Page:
Photo: Auckland Museum [CC BY 4.0], via Wikimedia Commons

Say It Loud! 100 Great Protest Songs: Part 4 – Dead Kennedys to Steve Earle

PopMatters has scoured the musical spectrum for the best examples of the protest song form, including anthems of great popularity and obscurity alike. Stay tuned all week as we unveil the top 100.

Yothu Yindi: “Treaty” (1991)

Yothu Yindi’s “Treaty” is a powerful indictment of the inadequate progress on a treaty promised between the Aboriginal peoples and the Australian government. Specifically, Prime Minister Bob Hawke pledged to bridge the poverty gap and strengthen services alleviating over-crowded housing and poor medical access. These promises were unmet. The song begins with the lyrics “I heard it on the radio / I saw it on the television.” This is a direct condemnation of political doublespeak that promised reparations to Indigenous peoples yet avoided amelioration.

“Treaty” was adopted as the unofficial anthem for the Reconciliation Movement, activism connecting Indigenous and non-Indigenous individuals. Lyrics including “Now two rivers run their course / Separated for so long” directly address the cultural divide deeply felt across the country. Initially released in 1991, the single received limited airplay and failed to chart until the song was remixed to “Treaty (Filthy Lucre remix)”. Inspired by Yolgnu and Balanda culture, “Treaty” was the first song in the Indigenous Australian language, Gumatj, to gain popularity while bringing attention to the systemic inequities. – Elisabeth Woronzoff

R.E.M.: “Ignoreland” (1992)

Automatic for the People is critically and popularly praised as perhaps R.E.M.’s best album. Along with the slow and somewhat sorrowful songs like “Drive” and “Man in the Moon”, the album featured “Ignoreland”, reflecting the band’s tradition of hard-rocking, politically-inflected songs. Stipe’s twist of pronouncing words with a different syllabic stress than normal use demands a close listen, which acts like a revelation. After a few albums with deliberately difficult-to-understand mumbled lyrics, it was no surprise to fans that “Ignoreland” required some sorting out. Stipe’s anger is undeniable, and he assured it would resonate with the decision to mix the vocals through an amplifier. Accompanied by the hard press of roiling instruments, “Ignoreland” was impossible to ignore.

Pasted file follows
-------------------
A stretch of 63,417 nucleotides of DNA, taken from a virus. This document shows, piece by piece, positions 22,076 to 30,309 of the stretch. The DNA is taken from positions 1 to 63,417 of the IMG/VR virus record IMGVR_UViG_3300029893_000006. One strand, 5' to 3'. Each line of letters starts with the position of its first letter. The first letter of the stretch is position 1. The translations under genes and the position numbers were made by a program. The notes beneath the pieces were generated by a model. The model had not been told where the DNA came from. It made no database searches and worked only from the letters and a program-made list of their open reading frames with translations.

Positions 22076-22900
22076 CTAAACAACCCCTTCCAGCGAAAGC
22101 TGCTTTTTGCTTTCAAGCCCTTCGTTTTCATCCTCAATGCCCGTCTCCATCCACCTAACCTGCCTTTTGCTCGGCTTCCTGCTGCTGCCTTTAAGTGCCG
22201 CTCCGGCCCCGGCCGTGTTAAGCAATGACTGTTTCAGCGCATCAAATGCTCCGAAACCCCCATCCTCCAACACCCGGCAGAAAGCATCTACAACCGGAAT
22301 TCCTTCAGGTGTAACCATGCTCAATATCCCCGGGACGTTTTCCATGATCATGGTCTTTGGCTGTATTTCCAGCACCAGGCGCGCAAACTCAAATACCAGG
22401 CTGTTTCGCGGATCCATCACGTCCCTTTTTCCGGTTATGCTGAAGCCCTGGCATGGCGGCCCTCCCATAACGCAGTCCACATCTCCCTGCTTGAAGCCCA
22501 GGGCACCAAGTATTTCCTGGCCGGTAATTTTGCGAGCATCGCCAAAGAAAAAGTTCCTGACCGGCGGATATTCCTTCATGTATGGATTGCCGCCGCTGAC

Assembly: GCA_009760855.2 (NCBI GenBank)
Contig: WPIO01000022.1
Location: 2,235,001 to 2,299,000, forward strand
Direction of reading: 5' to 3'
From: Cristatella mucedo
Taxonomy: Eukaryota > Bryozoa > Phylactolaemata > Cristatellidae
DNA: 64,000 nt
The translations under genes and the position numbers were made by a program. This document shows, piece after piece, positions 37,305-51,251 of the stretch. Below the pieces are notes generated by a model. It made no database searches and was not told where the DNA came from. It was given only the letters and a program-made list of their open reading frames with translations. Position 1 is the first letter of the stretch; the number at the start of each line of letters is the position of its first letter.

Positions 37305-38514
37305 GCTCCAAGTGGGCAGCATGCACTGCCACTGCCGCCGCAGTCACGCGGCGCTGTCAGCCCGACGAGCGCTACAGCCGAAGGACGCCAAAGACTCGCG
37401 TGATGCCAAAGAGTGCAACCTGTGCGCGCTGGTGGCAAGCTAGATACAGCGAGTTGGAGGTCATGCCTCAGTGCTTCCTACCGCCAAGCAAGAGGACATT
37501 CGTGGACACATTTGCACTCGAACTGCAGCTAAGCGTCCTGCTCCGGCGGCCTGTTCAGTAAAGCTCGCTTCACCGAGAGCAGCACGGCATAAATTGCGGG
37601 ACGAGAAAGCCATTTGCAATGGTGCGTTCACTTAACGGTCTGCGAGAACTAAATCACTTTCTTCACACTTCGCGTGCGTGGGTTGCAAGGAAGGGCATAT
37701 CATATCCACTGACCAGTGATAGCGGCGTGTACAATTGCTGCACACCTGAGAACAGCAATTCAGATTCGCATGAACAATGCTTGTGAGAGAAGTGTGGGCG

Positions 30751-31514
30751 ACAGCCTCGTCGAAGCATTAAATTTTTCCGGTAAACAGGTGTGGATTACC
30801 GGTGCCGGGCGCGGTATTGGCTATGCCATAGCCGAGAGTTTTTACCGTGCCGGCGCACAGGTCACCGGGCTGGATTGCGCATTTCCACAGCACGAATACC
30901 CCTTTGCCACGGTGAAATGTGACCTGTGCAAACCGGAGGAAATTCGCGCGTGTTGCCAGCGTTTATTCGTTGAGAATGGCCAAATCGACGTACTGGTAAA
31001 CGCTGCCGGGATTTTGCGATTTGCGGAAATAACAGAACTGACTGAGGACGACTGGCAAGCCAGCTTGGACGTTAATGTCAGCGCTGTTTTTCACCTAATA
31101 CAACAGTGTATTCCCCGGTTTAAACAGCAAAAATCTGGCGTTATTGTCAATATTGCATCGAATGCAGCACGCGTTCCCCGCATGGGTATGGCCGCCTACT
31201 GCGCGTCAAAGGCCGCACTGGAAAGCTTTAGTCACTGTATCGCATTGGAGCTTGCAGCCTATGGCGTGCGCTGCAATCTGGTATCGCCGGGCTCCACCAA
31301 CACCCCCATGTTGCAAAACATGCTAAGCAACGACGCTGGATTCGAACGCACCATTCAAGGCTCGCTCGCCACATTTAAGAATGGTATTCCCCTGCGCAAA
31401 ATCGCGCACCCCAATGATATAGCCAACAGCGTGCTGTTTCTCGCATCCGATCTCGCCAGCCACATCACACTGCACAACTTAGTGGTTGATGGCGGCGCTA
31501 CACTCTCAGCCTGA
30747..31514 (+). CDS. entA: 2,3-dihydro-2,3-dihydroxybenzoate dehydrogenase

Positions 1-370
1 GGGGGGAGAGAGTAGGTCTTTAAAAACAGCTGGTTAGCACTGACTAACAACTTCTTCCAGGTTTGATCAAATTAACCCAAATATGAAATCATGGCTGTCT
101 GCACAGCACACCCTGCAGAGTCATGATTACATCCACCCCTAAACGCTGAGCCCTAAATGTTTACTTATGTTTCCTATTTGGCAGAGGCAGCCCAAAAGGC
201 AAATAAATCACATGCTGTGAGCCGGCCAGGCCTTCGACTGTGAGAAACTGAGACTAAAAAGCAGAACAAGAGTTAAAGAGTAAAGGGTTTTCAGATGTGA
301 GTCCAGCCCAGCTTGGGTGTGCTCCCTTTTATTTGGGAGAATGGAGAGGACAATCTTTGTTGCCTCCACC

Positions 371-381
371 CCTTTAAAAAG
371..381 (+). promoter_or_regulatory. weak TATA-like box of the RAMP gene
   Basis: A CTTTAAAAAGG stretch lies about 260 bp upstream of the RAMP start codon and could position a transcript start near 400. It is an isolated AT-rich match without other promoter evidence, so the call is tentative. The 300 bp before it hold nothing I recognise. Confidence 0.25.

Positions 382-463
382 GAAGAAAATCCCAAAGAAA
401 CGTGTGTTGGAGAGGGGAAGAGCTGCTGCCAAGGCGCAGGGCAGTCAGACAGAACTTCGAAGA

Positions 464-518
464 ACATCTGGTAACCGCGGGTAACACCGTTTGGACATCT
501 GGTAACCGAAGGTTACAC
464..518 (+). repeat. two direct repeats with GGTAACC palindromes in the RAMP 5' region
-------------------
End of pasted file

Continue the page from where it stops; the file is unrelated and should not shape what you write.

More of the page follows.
The song is an indictment against what the public generally chose to ignore, choosing instead to gladly receive the spoon-fed misinformation of Reagan-era politics. The song marvelously moves from the rant of “The undermining social democratic downhill slide into abysmal / Lost lamb off the precipice into the trickle-down runoff pool / They hypnotized the summer / nineteen-seventy-nine” to the chant of “defense, defense, defense” followed by “yeah, yeah, yeah, Ignoreland”, rendering a song that is both nearly impossible to sing along with and a simple fist-raising chant. – Linda Levitt

Sonic Youth: “Swimsuit Issue” (1992)

In three minutes of noisy distorted mess, Sonic Youth delivers a brutal, potent track about the degradation of women in a song voiced by bassist Kim Gordon that moves from the personal to a wider cultural narrative of use and abuse. A wall of filthy noise accompanies Gordon’s lyric, relating the tale of a young office worker subjected to sexual harassment and eventually rape at the hands of her boss. The tale is not without revenge and retribution, as the young woman tells all to the press, via Gordon at her most indignant.